Dusti Bongé poem and collage: Green Paper Holes

The surprises keep coming with this week’s featured artwork in our partnership with the Dusti Bongé Art Foundation. The mission of the foundation is to to promote the artistic legacy of Dusti Bongé, Mississippi’s first Abstract Expressionist painter, through exhibition, conservation, scholarship, and education.

Ligia M. Römer, Executive Director at the foundation, as always, provides insight into this week’s piece.

Dusti Bongé, Green Paper Holes, 1978, mixed media collage, 13” x 20”. Paul Bongé Collection

You may know that in 1982 Dusti Bongé published a book about her art “Dusti Bongé: The Life of an Artist” (edited by Nancy Longnecker). The book presents a personal glimpse into Dusti’s artistic life, offering examples of both some of her artwork and some of her poetry. In this unique set-up, it shows an artist who looks at life and art from many viewpoints and interprets or expresses what she observes in various artistic forms.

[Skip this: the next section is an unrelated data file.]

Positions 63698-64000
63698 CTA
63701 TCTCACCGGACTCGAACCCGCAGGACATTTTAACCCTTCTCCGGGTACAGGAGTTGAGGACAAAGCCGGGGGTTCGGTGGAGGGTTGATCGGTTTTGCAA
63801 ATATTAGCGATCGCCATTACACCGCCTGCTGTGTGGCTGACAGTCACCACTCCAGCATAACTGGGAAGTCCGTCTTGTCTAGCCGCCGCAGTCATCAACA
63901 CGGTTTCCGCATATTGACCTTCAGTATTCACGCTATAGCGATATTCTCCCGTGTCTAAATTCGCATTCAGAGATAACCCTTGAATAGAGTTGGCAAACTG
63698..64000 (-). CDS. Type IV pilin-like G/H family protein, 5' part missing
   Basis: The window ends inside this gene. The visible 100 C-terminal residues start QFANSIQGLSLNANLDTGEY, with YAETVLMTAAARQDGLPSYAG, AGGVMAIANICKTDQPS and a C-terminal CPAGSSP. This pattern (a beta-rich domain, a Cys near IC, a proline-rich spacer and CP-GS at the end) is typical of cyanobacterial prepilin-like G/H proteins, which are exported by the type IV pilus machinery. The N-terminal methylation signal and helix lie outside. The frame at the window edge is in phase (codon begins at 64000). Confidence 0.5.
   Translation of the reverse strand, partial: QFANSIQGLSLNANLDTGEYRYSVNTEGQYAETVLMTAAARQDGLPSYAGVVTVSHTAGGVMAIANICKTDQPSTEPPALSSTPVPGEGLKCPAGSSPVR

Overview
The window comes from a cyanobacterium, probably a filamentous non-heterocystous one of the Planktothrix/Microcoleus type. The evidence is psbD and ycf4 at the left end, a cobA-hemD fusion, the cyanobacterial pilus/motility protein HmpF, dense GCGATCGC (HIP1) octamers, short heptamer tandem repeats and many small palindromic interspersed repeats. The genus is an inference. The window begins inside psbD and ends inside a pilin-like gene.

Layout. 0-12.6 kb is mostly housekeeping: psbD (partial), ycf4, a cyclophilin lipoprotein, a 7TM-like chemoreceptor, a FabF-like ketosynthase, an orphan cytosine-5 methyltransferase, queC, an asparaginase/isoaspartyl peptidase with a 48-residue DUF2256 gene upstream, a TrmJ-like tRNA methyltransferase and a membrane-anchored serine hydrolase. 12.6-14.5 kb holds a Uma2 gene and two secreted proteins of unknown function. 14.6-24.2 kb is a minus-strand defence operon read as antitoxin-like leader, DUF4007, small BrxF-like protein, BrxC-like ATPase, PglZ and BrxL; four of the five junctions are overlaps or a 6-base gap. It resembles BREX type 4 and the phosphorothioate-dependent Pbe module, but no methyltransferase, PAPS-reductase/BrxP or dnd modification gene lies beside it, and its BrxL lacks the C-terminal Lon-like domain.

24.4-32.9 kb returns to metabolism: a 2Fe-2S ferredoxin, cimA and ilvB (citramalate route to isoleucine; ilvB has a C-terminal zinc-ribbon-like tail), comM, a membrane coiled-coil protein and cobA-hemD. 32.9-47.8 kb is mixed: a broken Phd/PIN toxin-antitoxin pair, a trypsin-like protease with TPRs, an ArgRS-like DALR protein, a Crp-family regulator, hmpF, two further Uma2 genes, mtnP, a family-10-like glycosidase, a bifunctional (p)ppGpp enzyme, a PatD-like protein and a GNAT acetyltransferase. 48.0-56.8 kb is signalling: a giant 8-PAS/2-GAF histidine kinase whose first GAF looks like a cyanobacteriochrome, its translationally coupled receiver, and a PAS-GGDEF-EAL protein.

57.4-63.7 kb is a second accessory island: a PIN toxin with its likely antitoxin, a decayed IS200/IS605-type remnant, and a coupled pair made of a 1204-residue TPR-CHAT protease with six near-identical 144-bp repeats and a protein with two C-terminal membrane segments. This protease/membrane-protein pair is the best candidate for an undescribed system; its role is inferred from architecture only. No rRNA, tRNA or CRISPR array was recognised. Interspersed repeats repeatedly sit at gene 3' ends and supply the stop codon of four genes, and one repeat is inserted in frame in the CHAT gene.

Here we have an example of her pursuing a rather enigmatic idea she refers to as “Green Paper Holes” in both painting and poetry. This work show three green rectangles floating in the foreground each with a hole in them, offering a view through to a soft colored background. Two of the rectangles cast shadows, the third one, which is rather ethereal, does not.

Dusti wrote this short poem:

Green paper holes

To pass thru

Where waste wants not

Shadows change against the true

Pasted like posters

Plentiful and pure

There is no date for the poem. However, interestingly enough, the reference to green paper holes exists as early as 1960 when an artwork titled as such was listed on one of Dusti’s shipping lists to the Betty Parsons Gallery.

Dusti then revisited the notion in the 1970s on more than one occasion, including using actual sheets of green paper that have holes cut into them. These sheets served as templates and as collage elements as you can see to the right of this work.

In all instances it is the ‘green paper” that has holes in it, allowing a glimpse to something beyond. 

Ultimately, in the 1980s, she executed a very large canvas under the title Green Paper Holes.

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